Monday, September 20, 2010
A couple of weeks ago, on September 7, I made an unexpected trip to Chicago in order to obtain my work visa...well...in order to apply for one so that I might later obtain it via over-priced FedEx days later. This trip caught me by surprise and if it weren't for my sensei then I would have been even more bewildered than I was about this whole thing. I'm not sure why my recruiter had not informed me about this trip even a few days or a week before it needed to happen but so goes Korean culture...
Luckily, it just so happened that I had a $400 plane voucher from Delta (imagine that) that came in extremely helpful when it came time to pay my unforeseen $402 round trip air fare to Chicago. I cringe to think about what would have happened had I not had that. Imagine--jumping through multiple hoops and accomplishing such great feats only to have to wait another semester to go because a plane ticket to the Korean Consulate in Chicago just isn't in the budget--I cringe. BUT! Thank goodness for a prior mistake on a trip to New York that landed me not only a life-long lesson but a free ticket to the Korean Consulate.
And off I went to Chicago on a Tuesday because I had called and made my appointment for Wednesday morning at 10:15 am. (You must call to make a reservation and they only do these interviews on Monday, Wednesday, and Friday mornings). Luckily, I have a good friend that lives in Chicago with our mutual friend (his fiance) and they welcomed me into their home for the night. Yes, that's right: free ticket, free place to crash. I acted in the mature and responsible way (having the echos of my mother's voice in the back of my head from my New York mishap) and chose to opt out of experiencing Chicago night life and slipped into slumber around the reasonable hour of 10 pm.
The next morning, I woke up, put on my professional attire, indulged in Dane (the friend's whose pad I was staying in) freshly brewed coffee, managed to put a banana into my nervous stomach and caught the morning bus. Dane accompanied me to downtown Chicago. My desired destination was the Korean Consulate, which is located in the NBC towers. This just so happened to be a mere couple of blocks away from Dane's school. Incredible. I arrived at the NBC tower at 10 am. The nice man at the front desk let me know how to get up to the Korean Consulate and so I found the right series of elevators (floors 20-39) and stepped on. I walked in to the Korean Consulate, let the woman know I had an appointment, which I was early/on time for, and she collected my things from me (including my cash payment) and told me to wait. I spotted other young people around my age and found it fair to assume that they too were there for the same reason I was: to obtain a work visa. I quickly made conversation with those around me in an attempt to gain insight, knowledge, experience, etc. I met one guy that would be leaving for Korea in a few days, a girl who was $5 short of being able to stay in the States for another two years (I of course spotted her) and a mother who was accompanying her daughter for her interview. While I waited for my name to be called, I put a mother's mind and heart at ease by sharing my prior experiences of traveling to Korea. It was a beautiful thing, listening to her speak about what it's like to be a mother that will soon say goodbye to her daughter as she flies to the other side of the world to teach English. We spoke candidly about our fears and thoughts and shared frustrations about the application process and the aggravations we both had encountered that got us to where we were that day. Before I knew it, the big hand on my watch was resting on the 4 and my name was being called. The woman's daughter exited the interview, the same I was about to enter. We exchanged hugs and wishes of future successes then I proceeded on into the interviewing room.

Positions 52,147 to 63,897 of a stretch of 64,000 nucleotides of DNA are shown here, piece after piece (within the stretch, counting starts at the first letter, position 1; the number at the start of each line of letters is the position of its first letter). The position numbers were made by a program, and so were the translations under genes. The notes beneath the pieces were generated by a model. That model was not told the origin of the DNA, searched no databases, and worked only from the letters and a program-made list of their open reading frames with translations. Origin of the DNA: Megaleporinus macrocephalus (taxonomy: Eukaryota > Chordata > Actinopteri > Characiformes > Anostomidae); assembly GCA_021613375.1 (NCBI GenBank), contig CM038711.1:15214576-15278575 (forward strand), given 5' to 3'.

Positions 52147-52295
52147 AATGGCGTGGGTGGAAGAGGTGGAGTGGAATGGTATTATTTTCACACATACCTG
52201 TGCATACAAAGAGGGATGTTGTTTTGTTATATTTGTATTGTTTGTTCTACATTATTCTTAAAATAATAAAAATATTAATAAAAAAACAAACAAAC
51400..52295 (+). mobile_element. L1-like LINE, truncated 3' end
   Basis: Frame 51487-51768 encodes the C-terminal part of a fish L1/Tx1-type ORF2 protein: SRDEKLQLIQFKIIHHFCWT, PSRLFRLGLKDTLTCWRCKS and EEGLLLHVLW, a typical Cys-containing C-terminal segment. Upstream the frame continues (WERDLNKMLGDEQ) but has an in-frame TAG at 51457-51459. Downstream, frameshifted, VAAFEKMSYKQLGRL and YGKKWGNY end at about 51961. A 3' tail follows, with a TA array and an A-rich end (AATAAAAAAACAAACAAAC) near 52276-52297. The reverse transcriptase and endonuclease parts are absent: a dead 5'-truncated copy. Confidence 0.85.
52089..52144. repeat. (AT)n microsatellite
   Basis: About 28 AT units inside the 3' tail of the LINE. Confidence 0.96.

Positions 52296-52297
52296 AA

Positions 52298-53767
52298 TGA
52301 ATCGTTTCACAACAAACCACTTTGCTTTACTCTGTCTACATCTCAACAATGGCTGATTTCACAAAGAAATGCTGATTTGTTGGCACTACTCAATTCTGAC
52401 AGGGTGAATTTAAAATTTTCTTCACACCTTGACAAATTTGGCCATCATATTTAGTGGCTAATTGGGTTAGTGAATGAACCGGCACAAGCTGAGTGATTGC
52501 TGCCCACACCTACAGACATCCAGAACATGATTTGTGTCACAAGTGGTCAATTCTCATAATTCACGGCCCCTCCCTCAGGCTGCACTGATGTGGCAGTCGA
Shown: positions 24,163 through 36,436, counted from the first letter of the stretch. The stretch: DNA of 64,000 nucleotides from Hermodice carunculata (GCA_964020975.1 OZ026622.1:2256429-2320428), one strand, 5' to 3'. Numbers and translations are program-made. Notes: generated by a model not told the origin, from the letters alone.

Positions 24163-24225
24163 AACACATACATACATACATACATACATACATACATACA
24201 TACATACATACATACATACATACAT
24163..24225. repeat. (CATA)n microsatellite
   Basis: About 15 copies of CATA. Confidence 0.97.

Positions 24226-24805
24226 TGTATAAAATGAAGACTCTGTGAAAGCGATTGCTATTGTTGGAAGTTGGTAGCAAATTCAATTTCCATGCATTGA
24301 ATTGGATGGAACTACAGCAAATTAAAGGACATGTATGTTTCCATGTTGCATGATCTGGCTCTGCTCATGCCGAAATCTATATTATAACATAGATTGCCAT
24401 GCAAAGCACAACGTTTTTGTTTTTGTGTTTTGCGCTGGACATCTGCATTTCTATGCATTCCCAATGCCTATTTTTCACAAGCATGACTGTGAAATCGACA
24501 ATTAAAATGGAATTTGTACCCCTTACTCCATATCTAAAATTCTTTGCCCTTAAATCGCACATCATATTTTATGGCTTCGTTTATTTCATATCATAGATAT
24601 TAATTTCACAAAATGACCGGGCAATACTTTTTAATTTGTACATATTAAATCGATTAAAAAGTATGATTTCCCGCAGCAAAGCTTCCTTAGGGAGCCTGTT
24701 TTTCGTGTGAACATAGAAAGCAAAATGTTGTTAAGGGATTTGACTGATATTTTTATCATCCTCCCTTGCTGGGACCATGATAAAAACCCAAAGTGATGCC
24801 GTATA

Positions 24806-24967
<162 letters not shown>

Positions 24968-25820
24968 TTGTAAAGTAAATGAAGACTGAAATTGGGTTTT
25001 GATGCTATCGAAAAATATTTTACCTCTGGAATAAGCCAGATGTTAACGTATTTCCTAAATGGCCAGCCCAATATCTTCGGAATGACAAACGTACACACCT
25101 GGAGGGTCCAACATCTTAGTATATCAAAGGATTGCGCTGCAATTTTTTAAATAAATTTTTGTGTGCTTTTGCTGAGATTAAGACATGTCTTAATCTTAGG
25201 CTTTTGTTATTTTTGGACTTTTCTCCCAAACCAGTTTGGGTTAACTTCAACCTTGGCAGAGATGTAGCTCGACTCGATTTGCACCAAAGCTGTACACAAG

They do these interviews in couples so I was paired with that male that would be leaving in a few days. It was very casual and we were even instructed to relax by the Korean man who was orchestrating the interview. He told us that we would be asked to speak for 5 minutes each and just tell about ourselves: why we want to go teach in Korea, what we studied in school, hobbies, etc. In true Korean fashion, the male went first. He talked for a bit then soon the monologue turned into dialogue. The two men chatted back and forth about things they were both interested in (basketball so I chose to abstain). Roughly 15 minutes later, it was my turn. I introduced myself in Korean and said as much as I could in his native tongue. He was very surprised and delighted, naturally. However, before I could even attempt a monologue about myself, it instantly turned into great conversation. We talked about Korea and all her beautiful landscape, our favorite Korean foods and even played around with Korean customs a bit. 20 minutes later the man looked at both of us and said, "OK, very good. You pass." He then signed and stamped our applications and that was it, it was over.
I took my papers back out to the lady at the desk and together we figured out how to make sure these get sent off correctly and then how I get my work visa back. I had to created a FedEx account and pay for it online then print out the shipping label. (The actual cost was later adjusted by FedEx, as the estimated weight was wrong.) I asked for an M on my entry type and she said, "no, we always do same" When I got it, I had an M for entry type...some things will never be explained.
On the 14th, it came in the mail and I am now the proud owner of a Korean work visa. Absolutely incredible. A week from today will be my last in the States. I fly out a week from tomorrow. My current challenge is packing: two suite cases or one?
You can go here for more information on getting a work visa for Korea.